This chapter focuses on the Great Atlantic and Pacific Tea Company and Kroger as examples of companies that embody the main message of the chapter. It explores several key points to help businesses go from being good to great, emphasizing their significance and usefulness. Furthermore, it analyzes how both A&P and Kroger applied these points, demonstrating which company effectively utilized them and which did not.
The chapter immediately addresses the concept of facing harsh realities within your company. This can be challenging for individuals since these realities may not always be what they desire, but they are crucial for transforming a good company into a great one. The initial point to be emphasized regarding confronting these harsh realities is that decisions must be grounded in factual information. As the title suggests, you are confronting the brutal FACTS, which implies that you must possess actual facts. Consequently, conducting research is necessary for obtaining facts as they do not simply materialize on their own.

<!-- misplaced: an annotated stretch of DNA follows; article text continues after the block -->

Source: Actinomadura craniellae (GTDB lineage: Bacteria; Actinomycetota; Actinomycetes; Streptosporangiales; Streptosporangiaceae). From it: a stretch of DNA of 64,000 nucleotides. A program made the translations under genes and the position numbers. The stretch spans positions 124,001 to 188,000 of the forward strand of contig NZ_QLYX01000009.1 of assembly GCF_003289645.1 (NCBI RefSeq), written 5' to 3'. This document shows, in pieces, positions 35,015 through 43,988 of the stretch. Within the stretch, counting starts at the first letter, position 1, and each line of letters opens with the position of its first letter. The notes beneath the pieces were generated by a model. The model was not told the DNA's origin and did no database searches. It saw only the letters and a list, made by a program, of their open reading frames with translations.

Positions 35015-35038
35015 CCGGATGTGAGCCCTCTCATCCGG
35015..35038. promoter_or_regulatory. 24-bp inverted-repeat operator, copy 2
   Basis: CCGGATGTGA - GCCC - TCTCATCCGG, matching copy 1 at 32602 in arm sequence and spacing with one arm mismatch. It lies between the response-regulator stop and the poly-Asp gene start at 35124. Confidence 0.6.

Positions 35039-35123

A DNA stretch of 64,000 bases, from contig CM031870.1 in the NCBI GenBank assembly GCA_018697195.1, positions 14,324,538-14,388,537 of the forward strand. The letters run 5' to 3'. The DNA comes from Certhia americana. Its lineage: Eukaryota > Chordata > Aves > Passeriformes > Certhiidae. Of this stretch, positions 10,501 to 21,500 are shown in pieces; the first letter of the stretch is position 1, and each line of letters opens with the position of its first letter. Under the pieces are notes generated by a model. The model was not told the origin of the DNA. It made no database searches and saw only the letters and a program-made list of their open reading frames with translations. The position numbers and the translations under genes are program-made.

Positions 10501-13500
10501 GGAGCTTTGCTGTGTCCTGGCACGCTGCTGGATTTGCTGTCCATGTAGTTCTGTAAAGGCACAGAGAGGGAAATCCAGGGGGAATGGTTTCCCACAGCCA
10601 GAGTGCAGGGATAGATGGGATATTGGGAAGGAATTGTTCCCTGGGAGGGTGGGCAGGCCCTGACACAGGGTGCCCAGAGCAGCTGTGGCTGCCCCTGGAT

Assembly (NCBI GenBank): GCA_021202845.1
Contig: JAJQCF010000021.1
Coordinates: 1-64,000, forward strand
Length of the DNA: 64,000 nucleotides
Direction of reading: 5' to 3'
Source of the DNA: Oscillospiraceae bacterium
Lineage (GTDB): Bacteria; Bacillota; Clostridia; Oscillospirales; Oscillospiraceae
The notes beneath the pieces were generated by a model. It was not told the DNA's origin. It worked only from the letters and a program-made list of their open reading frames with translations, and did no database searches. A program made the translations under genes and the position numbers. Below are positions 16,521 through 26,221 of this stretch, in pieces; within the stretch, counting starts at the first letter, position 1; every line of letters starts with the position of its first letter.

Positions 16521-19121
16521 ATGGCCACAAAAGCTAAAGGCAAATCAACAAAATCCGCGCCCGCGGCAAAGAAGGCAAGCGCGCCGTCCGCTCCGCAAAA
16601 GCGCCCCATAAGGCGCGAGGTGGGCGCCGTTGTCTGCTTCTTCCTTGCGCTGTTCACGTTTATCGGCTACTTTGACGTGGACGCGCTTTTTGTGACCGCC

Various methods exist for collecting factual information, such as customer surveys, focus groups, and trial applications in specific market segments. After conducting these studies, it is essential to analyze the gathered information to uncover the crucial facts. Relying solely on intuition is inadequate, as explained in this chapter. Even with extensive experience, intuition alone offers only limited guidance. It is factual information that ultimately leads to success. So now, what should we do with the collected facts?